A few months ago the Making Caring Common Project at the Harvard Graduate School of Education released a report entitled “Turning the Tide: Inspiring Concern for Others and the Common Good through College Admissions,” which talks about ways the college admissions process might “promote greater ethical engagement among aspiring students, reduce excessive achievement pressure, and level the playing field for economically disadvantaged students.”
I was very pleased to endorse the report, along with more than 100 of my admissions colleagues at colleges around the country. I think it is a very strong report that will help prospective students and their families by clarifying the expectations that admissions officers have of students – and more important, by clarifying what we do not expect. I believe there has been a growing mismatch between what students think they need to do to be strong applicants, and what they actually need to do.
In simple terms, we want students to pursue the things that interest them with energy and enthusiasm. We want students to make decisions that are educationally sound for them to best prepare them to succeed in college and beyond. We want students to challenge themselves appropriately in the areas that are most interesting to them. We want students to engage with their community in their pursuits. And, we want students who demonstrate strong ethical character. In short, we want young people to be students and community members first, and applicants second.
We don’t want students to do things just because they think they have to. We don’t want students to take advanced classes out of a sense of competition, rather than the joy of learning. We don’t want a laundry list of a million activities. And we don’t want students sacrificing quality for quantity – something that is happening far too often. We also don’t want students who have other responsibilities – such as taking care of siblings after school or working 20-30 hours a week to support their family – or who come from school districts with limited resources and fewer advanced course offerings to feel like they are not going to be strongly considered for admission because of their circumstances. And we don’t want this push for quantity to crowd out interest in the common good. Because when you get to college – this is especially true at MIT – engaging and collaborating with others is the foundation of our culture and community.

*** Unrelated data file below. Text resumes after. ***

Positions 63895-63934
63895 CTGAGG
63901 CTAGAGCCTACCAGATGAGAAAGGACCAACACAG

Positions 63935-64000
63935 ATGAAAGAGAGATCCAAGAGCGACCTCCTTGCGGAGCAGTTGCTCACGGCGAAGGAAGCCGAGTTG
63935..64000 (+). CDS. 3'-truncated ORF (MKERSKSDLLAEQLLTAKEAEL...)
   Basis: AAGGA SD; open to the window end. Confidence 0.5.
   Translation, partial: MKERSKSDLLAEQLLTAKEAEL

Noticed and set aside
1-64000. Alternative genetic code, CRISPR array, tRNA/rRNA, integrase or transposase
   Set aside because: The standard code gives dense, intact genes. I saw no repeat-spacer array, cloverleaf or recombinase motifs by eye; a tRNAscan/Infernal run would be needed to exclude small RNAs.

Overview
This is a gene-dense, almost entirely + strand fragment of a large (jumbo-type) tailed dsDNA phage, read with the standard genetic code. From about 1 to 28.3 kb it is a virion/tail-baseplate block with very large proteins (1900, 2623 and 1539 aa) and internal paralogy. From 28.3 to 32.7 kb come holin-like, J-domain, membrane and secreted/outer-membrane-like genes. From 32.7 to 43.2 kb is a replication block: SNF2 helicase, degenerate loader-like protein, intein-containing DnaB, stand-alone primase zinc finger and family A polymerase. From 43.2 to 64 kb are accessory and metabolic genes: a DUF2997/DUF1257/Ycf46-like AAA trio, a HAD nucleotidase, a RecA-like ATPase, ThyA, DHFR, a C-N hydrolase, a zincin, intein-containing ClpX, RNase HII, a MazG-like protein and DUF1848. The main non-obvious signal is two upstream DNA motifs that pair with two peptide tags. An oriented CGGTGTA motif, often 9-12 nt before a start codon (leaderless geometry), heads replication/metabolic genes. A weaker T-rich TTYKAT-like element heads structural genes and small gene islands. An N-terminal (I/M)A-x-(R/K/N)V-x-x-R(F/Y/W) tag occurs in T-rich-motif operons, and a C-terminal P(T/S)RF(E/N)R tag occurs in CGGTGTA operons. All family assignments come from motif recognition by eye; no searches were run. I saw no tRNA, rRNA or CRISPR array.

Oftentimes we’re asked, what do you really expect of applicants? What specific classes should I take or activities should I be involved in? There is no one answer to this question. At MIT, we admitted 1,511 students this year, and none of them were exactly alike. However, all 1,511 were a great match for MIT.
In recent years MIT has strived to emphasize many of the ideas and recommendations highlighted in the Turning the Tide report, and I have heard from current and prospective MIT students and parents, saying how appreciative they are of our efforts. MIT’s mission is to use science, technology, and other areas of scholarship for the betterment of society and we select students who exemplify and will help serve this mission.
I have also heard from some who have questions about the report and what our endorsement of it will mean in practice for our admissions process, and I thought I would address those topics here. I think there is a lot of excitement about the prospect of a more transparent admissions process and our “turning down the heat” on students, but also some skepticism as to whether we can actually do it.
Our commitment to academic excellence will not waver.
We are still looking for students to challenge themselves and stretch themselves, academically and personally. The fact that I have received these questions, however, points out how much quantity and volume have become equated with challenge and excellence. And that is exactly what we are trying to dispel. I believe that quantity and volume can work against excellence. Students who stretch themselves too thin actually learn less than they might if they were more focused.
Some have asked if this means we will admit students with lower grades and test scores if they have demonstrated strong commitment to their communities. In fact, this is the very definition of holistic admissions , and we have always looked at students in their entirety. It is true that the academic bar is set very high for MIT, and students have to have very good grades and test scores to demonstrate their ability to handle MIT’s rigorous curriculum, but they don’t have to be perfect and our decisions are made looking at the whole student and their match with MIT.
It will not be easier to be admitted to MIT.